Students learn about neck and head anatomy, equipment and procedures, dental instruments, fabrication of dental products, dental emergencies, sterilization and disinfection procedures, x-ray techniques, equipment procedures, dental instruments, and dental materials.

Hudson Valley Community College

Hudson Valley Community College Logo

This one-year, online program offered by Hudson Valley Community College prepares graduates to conduct numerous dental office tasks, including office duties, material preparation for dental procedures, and instrument sterilization.

This program was created for those wanting to immediately enter the workforce after graduation while satisfying New York State requirements for the Licensed Registered Dental Assistant certification.

Monroe Community College

Monroe Community College Logo

MCC is considered one of the best dental assistant schools in the state.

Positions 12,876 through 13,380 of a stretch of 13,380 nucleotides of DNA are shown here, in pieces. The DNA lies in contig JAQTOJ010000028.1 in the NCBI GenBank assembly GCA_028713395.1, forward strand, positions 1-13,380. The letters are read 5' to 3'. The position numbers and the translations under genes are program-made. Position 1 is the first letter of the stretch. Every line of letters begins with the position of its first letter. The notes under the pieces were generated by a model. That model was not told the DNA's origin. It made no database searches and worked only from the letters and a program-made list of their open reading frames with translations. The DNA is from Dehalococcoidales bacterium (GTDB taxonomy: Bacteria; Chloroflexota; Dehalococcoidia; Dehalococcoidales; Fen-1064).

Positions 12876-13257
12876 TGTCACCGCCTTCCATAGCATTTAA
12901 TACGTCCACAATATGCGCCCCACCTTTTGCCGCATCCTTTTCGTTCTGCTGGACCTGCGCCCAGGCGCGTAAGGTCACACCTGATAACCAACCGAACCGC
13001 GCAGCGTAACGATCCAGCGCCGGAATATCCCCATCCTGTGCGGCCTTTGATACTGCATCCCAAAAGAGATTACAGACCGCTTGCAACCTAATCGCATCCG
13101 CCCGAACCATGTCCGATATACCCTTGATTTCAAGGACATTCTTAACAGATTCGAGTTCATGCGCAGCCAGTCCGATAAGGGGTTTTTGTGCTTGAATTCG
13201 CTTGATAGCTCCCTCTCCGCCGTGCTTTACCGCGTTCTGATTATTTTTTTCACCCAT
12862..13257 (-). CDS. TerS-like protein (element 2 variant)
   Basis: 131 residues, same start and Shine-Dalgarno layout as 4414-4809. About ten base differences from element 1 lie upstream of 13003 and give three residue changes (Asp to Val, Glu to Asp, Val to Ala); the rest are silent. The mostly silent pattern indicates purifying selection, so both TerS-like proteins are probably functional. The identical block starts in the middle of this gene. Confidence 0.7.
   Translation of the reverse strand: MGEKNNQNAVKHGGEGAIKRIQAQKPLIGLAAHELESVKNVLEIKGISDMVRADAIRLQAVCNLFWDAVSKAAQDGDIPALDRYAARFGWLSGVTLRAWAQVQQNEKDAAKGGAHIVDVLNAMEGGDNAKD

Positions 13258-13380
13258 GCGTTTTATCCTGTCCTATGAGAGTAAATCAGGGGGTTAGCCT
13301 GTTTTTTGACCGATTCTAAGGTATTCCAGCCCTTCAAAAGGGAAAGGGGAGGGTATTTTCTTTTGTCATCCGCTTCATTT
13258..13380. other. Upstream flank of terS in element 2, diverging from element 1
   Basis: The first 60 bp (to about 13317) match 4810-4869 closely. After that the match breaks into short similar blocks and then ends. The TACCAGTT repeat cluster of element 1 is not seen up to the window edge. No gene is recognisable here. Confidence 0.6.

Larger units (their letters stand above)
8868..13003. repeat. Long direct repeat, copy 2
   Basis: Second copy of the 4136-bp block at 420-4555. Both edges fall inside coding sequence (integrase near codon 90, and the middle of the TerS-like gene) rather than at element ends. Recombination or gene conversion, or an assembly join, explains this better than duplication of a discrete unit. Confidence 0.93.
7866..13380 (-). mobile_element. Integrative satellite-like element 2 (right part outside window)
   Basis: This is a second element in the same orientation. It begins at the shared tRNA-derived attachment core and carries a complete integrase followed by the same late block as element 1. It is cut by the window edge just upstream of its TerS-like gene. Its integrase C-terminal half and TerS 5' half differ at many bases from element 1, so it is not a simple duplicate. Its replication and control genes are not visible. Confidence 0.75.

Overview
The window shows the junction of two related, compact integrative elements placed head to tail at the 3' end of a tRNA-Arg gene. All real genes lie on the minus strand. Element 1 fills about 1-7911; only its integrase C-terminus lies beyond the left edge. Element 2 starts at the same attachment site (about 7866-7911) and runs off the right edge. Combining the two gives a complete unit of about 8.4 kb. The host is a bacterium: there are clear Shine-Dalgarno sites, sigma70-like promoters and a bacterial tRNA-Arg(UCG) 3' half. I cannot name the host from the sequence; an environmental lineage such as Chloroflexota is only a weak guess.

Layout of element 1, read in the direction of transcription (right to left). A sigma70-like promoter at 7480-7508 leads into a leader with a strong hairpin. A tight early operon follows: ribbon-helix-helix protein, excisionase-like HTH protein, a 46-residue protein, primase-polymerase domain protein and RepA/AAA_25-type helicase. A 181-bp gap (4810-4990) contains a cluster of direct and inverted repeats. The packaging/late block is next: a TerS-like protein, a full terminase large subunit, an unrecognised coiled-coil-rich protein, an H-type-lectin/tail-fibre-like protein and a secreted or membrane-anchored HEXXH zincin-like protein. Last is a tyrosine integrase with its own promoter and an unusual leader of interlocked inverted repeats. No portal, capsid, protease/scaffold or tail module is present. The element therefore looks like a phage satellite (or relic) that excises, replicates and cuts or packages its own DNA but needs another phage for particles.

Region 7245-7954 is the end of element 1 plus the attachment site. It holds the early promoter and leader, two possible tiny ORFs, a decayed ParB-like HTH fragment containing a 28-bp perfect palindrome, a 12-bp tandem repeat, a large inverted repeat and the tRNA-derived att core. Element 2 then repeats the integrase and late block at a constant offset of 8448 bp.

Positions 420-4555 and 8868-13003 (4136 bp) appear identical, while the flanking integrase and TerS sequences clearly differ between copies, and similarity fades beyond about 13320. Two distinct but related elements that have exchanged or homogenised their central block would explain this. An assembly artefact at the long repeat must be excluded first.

With a program that lasts only one year, students are given visibility to chairside assisting, office procedures, and laboratory processes.

This program is accredited and allows graduates to take the National Certification Exam or any New York State-specific exam.

New York School for Dental and Medical Assistants

New York School for Dental and Medical Assistants Logo

Situated in Queens, the New York School for Dental and Medical Assistants offers a program that lasts 16 months and awards candidates with a Medical Assisting AOS degree.

Students learn about physiology and anatomy, pharmacology, treatment room procedures, EKG, computer applications, laboratory techniques, electronic health records, health insurance, and medical office management.